Many of the Department of Homeland Security's frontline law enforcement officers would be furloughed for up to 14 days if sequestration goes into effect, Secretary Janet Napolitano said Wednesday. (John Moore / Getty Images)
Many of the Department of Homeland Security’s frontline law enforcement officers would be furloughed for up to 14 days if sequestration goes into effect, Secretary Janet Napolitano said Wednesday.
In a letter to Rep. Bennie Thompson of Mississippi, the ranking Democrat on the House Homeland Security Committee, Napolitano said sequestration’s budget cuts could also force layoffs at Homeland Security.
And she said the Federal Emergency Management Agency’s disaster relief fund would be cut by more than $1 billion under sequestration. FEMA had $7 billion in its disaster relief fund in fiscal 2012.
“Reductions mandated by sequestration would undermine the significant progress the department has made over the past ten years and would negatively affect our ability to carry out our vital missions,” Napolitano said. “Sequestration would roll back border security, increase wait times at our nation’s land ports of entry and airports, affect aviation and maritime safety and security, leave critical infrastructure vulnerable to attacks, hamper disaster response time and our surge force capabilities, and significantly scale back cybersecurity infrastructure protections that have been developed in recent years.”
Unless Congress and the White House strike a deal to avert or delay some $1.2 trillion in budget cuts over a decade, sequestration will force automatic agency budget cuts beginning March 1.
Other cuts Napolitano outlined:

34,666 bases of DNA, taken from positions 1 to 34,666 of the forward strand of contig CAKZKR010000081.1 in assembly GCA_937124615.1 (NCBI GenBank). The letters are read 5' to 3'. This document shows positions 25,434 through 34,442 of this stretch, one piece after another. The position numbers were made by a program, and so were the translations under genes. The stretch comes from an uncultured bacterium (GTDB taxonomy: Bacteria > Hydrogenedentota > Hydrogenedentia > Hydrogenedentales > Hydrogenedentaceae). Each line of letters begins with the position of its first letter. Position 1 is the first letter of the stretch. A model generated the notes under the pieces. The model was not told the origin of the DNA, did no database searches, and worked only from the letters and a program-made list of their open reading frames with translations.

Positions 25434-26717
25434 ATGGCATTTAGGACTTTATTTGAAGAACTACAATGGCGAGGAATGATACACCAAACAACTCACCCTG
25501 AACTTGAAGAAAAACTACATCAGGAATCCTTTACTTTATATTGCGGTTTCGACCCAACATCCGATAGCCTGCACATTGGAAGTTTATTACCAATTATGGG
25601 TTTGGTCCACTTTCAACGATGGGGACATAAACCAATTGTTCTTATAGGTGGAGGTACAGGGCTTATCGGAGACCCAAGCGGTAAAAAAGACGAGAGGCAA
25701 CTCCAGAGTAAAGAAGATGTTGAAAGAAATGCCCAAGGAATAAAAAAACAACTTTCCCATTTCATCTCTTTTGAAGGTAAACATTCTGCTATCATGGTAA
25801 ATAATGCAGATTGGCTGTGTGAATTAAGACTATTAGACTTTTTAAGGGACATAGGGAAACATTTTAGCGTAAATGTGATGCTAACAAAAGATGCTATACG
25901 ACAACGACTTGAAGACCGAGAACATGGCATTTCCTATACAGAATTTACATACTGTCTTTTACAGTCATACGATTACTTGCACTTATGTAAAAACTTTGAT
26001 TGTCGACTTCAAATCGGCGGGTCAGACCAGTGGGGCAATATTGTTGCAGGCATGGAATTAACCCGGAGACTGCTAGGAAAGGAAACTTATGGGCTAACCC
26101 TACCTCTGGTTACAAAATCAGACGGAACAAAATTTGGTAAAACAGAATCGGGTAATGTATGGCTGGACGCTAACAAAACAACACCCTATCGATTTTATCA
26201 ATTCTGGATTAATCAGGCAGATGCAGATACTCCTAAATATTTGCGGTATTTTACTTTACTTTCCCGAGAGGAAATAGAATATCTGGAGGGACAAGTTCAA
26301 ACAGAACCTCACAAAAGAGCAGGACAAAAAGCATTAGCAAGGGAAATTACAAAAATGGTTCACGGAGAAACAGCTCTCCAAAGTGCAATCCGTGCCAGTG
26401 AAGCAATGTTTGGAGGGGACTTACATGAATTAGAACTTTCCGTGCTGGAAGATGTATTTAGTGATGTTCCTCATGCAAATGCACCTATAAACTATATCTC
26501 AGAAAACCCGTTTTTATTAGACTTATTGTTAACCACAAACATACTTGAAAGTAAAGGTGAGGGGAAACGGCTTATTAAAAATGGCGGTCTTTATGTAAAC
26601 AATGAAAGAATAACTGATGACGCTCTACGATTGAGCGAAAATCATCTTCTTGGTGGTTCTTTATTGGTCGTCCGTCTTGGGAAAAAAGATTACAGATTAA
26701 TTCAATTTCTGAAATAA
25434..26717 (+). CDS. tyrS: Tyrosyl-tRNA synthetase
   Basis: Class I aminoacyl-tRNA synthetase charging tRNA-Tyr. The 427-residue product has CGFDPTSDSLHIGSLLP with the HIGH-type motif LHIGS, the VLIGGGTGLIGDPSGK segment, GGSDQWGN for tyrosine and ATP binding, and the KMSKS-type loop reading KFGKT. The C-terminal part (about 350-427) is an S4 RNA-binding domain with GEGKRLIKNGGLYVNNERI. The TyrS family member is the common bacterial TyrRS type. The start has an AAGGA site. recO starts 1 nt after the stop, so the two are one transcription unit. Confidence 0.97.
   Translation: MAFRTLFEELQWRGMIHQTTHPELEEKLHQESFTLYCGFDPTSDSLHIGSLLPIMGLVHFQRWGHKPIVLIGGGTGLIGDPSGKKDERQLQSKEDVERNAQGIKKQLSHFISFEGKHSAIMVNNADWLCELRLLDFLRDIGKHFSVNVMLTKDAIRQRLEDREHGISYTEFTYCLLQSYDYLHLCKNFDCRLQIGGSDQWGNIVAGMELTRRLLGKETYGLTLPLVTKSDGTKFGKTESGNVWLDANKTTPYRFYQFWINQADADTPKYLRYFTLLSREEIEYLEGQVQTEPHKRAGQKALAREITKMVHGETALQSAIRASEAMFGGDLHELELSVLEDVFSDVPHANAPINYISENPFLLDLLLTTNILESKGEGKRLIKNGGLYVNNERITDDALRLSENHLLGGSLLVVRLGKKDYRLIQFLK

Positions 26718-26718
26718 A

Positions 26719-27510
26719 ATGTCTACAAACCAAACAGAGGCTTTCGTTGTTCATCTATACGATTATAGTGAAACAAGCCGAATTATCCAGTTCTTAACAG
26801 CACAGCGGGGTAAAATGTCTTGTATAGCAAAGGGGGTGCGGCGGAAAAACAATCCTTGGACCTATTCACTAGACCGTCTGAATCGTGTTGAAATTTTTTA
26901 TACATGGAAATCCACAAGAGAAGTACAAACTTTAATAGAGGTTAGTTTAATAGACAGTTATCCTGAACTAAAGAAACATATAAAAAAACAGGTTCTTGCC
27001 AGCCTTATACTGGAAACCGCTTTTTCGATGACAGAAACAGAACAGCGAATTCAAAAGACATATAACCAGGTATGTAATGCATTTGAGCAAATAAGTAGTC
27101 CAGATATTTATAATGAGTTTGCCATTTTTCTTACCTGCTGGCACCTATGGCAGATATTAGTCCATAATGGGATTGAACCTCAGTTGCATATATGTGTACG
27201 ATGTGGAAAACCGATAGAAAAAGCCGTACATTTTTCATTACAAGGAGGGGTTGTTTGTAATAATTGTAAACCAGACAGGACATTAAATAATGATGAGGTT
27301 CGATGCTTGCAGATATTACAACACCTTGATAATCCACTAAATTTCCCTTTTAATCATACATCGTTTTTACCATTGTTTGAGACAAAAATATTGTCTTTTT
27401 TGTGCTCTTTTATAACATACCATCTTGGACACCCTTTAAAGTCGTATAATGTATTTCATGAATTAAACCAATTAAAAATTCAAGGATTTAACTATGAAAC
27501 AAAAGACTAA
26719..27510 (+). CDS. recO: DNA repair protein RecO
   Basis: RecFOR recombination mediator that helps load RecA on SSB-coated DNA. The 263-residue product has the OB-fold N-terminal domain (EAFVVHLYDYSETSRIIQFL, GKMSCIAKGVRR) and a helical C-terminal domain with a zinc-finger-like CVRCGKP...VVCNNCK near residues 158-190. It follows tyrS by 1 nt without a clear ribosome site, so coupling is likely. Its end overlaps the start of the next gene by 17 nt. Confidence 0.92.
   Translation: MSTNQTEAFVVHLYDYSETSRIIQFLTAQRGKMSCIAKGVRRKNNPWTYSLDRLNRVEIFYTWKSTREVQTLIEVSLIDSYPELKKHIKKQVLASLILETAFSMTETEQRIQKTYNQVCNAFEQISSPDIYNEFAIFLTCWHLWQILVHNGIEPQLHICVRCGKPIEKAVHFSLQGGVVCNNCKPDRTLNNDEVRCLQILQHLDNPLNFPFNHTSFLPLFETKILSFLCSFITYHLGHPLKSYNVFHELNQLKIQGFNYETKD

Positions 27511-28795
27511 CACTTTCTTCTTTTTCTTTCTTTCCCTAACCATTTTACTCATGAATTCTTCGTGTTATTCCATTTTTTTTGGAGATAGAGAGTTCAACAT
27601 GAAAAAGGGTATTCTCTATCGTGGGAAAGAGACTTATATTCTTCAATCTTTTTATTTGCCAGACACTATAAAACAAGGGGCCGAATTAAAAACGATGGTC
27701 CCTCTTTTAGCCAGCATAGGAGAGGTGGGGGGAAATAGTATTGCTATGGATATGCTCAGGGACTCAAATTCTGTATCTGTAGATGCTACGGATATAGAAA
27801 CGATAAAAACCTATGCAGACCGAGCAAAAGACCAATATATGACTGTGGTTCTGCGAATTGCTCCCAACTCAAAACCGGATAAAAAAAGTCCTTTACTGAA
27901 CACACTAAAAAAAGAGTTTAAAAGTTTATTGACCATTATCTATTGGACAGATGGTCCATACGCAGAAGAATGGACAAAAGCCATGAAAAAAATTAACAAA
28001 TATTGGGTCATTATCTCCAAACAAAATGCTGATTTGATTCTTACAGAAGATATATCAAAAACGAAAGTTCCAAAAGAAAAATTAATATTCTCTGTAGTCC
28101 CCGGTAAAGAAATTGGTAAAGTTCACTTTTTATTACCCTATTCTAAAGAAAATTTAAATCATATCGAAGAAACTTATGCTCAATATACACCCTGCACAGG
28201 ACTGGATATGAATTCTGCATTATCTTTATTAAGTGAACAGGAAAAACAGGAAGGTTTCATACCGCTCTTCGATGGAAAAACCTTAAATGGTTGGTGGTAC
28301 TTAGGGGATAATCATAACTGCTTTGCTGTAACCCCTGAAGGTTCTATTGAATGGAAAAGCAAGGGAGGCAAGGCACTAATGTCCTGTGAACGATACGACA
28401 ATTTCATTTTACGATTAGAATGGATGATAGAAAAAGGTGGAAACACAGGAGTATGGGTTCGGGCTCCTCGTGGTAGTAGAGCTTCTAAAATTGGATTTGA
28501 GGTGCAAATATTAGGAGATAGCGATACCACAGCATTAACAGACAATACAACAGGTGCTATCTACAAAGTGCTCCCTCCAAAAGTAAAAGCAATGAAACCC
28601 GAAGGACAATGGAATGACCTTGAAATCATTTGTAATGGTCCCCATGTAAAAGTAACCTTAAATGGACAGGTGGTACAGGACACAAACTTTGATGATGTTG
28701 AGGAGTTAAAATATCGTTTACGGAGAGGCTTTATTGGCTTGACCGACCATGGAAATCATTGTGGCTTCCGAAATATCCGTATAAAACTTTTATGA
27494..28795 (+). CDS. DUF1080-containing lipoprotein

The Secret Service would have to undergo furloughs and cut down on overtime, which would reduce agents’ availability and hinder ongoing criminal investigations.
Congressionally mandated levels of Customs and Border Protection officers and Border Patrol agents could not be maintained.
The Transportation Security Administration would have to cut its frontline workforce, which would “substantially increase passenger wait times at airport security checkpoints.”
Immigration and Customs Enforcement would not be able to sustain its current operations to detain and remove illegal immigrants, and could not maintain the 34,000 beds for detained immigrants that Congress now requires.
The Coast Guard would have to cut back its air and surface operations by almost 25 percent. This would hurt its maritime safety and security efforts, drug and migrant interdiction, fishing law enforcement, navigational aid efforts, and other law enforcement operations.
Homeland Security would not be able to move forward on critical management programs such as modernizing its financial systems.
“Hurricane Sandy, recent threats surrounding aviation and the continued threat of homegrown terrorism demonstrate how we must remain vigilant and prepared,” Napolitano said. “Threats from terrorism and response and recovery efforts associated with natural disasters will not diminish because of budget cuts to DHS. We simply cannot absorb the additional reduction posed by sequestration without significantly negatively affecting frontline operations and our nation’s previous investments in the homeland security enterprise.”
Thompson sent Napolitano a letter Feb. 1 asking how sequestration would affect the department.